Art Flourishes in the Renaissance

The Renaissance attained its most glorious expression in its paintings, sculpture, and architecture. Wealthy patrons played a major role in this artistic flowering. Popes and princes, along with successful merchants, supported the work of hundreds of artists.

Art Reflects New Ideas and Attitudes

Renaissance art reflected humanist concerns. Like the artists of the Middle Ages, Renaissance artists portrayed religious figures, such as Mary and Jesus. However, they often set these figures against Greek or Roman backgrounds.

Painting of a woman kneeling at a seated man’s feet, while other men look on and another woman standing in the background holds a wash bowl. The room is large with a tiled floor and tall columns.

In this painting by Italian Renaissance artist Tintoretto, Mary Magdalene anoints the feet of Jesus. Classical columns in the background reflect the Renaissance style.

Painters also produced portraits of well-known figures of the day, reflecting the humanist interest in individual achievement. Renaissance artists also painted scenes from Greek and Roman mythology and depicted historical events.

Renaissance artists studied ancient Greek and Roman works and revived many classical forms. The sculptor Donatello, for example, created a life-size statue of a soldier on horseback. It was the first such figure done since ancient times.

New Techniques and Styles

Ancient Roman art was realistic, a style that was abandoned in the Middle Ages. Renaissance painters developed new techniques for representing humans and landscapes in a realistic way. They discovered the rules of perspective, which allowed them to represent a three-dimensional world—what people see—onto a two-dimension surface, such as wood or canvas. By making distant objects smaller than those close to the viewer, artists gave the impression of space and depth on a flat surface.

Artists also used shadings of light and dark to make objects look round and real, making scenes more dramatic. Renaissance artists studied human anatomy and drew from live models. This made it possible to portray the human body more accurately than medieval artists had done.

Close up of a painting with a man seated in the center of a long table, and men on either side leaning and reacting emotively. The man in the center is placed evenly over the base of the table and in the middle of a doorway to the rear.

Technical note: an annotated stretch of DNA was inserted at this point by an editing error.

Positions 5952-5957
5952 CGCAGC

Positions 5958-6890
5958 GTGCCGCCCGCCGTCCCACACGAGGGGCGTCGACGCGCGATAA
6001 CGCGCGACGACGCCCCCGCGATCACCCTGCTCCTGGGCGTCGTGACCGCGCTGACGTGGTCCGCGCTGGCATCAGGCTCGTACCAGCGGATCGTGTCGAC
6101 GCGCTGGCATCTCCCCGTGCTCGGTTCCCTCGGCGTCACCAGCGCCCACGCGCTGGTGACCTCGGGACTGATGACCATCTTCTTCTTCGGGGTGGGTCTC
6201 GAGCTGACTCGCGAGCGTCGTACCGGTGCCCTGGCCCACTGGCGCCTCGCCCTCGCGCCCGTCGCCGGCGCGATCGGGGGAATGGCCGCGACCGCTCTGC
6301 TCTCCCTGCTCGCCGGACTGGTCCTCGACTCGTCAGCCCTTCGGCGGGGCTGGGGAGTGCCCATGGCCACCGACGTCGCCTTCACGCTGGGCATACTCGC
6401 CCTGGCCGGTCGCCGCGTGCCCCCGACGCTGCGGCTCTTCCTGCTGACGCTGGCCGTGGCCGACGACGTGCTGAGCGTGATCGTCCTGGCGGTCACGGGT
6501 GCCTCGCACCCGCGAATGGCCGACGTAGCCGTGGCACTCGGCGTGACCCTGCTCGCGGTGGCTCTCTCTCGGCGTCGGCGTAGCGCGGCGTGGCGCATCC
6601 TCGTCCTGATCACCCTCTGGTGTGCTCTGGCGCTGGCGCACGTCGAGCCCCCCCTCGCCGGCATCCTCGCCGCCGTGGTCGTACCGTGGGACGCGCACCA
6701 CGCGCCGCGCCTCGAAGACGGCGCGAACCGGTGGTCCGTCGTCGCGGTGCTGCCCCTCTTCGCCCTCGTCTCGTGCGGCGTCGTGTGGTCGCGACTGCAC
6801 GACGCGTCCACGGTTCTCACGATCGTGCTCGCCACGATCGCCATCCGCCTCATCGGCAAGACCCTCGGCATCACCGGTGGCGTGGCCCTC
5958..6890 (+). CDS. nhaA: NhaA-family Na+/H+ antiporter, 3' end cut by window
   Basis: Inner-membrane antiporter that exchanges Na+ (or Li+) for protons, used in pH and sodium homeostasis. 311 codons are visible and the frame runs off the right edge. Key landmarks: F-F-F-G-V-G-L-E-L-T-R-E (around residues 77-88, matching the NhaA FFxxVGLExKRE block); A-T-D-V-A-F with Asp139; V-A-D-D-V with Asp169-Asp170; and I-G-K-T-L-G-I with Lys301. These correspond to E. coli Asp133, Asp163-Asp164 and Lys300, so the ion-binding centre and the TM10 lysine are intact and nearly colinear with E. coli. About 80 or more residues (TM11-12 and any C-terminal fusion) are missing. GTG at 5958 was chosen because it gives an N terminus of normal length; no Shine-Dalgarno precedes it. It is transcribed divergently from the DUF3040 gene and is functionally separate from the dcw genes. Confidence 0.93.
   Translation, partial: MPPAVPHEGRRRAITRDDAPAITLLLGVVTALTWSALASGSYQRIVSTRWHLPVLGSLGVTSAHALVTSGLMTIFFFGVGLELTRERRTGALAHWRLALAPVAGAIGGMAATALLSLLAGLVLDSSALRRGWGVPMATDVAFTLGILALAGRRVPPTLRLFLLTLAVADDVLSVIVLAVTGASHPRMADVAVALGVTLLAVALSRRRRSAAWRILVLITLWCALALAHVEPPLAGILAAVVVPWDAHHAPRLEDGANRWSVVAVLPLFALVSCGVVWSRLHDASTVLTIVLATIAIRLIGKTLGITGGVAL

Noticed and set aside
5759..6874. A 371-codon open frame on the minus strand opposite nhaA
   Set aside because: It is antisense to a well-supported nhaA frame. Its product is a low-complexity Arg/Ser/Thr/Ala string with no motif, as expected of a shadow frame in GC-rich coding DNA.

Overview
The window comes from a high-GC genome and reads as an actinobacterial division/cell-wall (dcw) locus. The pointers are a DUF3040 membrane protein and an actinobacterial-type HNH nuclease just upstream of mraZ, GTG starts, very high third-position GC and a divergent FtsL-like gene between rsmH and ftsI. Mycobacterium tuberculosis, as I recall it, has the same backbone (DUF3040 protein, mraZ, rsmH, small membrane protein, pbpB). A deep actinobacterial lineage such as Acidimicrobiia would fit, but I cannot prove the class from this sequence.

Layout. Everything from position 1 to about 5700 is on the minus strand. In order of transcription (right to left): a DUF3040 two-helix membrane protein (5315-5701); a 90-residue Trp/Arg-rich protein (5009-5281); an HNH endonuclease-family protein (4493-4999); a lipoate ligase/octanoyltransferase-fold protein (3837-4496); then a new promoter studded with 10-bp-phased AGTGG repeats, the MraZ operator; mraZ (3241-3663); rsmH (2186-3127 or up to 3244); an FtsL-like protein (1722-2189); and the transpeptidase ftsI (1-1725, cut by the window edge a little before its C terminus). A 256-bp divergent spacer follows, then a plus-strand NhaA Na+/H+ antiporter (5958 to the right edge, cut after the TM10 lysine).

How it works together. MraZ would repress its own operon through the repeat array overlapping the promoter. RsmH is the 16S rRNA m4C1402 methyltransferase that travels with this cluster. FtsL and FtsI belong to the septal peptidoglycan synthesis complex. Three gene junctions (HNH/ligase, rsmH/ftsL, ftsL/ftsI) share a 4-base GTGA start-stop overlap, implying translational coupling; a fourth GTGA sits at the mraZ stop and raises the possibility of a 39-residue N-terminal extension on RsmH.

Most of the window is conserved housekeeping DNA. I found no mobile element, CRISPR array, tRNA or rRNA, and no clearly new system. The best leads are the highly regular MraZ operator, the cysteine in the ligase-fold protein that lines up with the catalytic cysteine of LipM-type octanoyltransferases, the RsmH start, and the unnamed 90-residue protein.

Analyze Information

Leonardo da Vinci used perspective in his painting, The Last Supper, completed in 1498. What techniques bring the viewer's eye to the central figure of Jesus?

Renaissance Architecture

Renaissance architects rejected the Gothic style of the late Middle Ages. To them, it was disorderly. Instead, they adopted the columns, arches, and domes used by the ancient Greeks and Romans.


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Table of Contents

World History Topic 1 Origins of Civilization (Prehistory–300 B.C.) Topic 2 The Ancient Middle East and Egypt (3200 B.C.–500 B.C.) Topic 3 Ancient India and China (2600 B.C.–A.D. 550) Topic 4 The Americas (Prehistory–A.D. 1570) Topic 5 Ancient Greece (1750 B.C.–133 B.C.) Topic 6 Ancient Rome and the Origins of Christianity (509 B.C.-A.D. 476) Topic 7 Medieval Christian Europe (330–1450) Topic 8 The Muslim World and Africa (730 B.C.-A.D. 1500) Topic 9 Civilizations of Asia (500–1650) Topic 10 The Renaissance and Reformation (1300–1650) Topic 11 New Global Connections (1415–1796) Topic 12 Absolutism and Revolution Topic 13 The Industrial Revolution Topic 14 Nationalism and the Spread of Democracy (1790–1914) Topic 15 The Age of Imperialism (1800–1914) Topic 16 World War I and the Russian Revolution (1914–1924) Topic 17 The World Between the Wars (1910–1939) Topic 18 World War II (1930–1945) Topic 19 The Cold War Era (1945–1991) Topic 20 New Nations Emerge (1945–Present) Topic 21 The World Today (1980-Present) United States Constitution Primary Sources 21st Century Skills Atlas Glossary Index Acknowledgments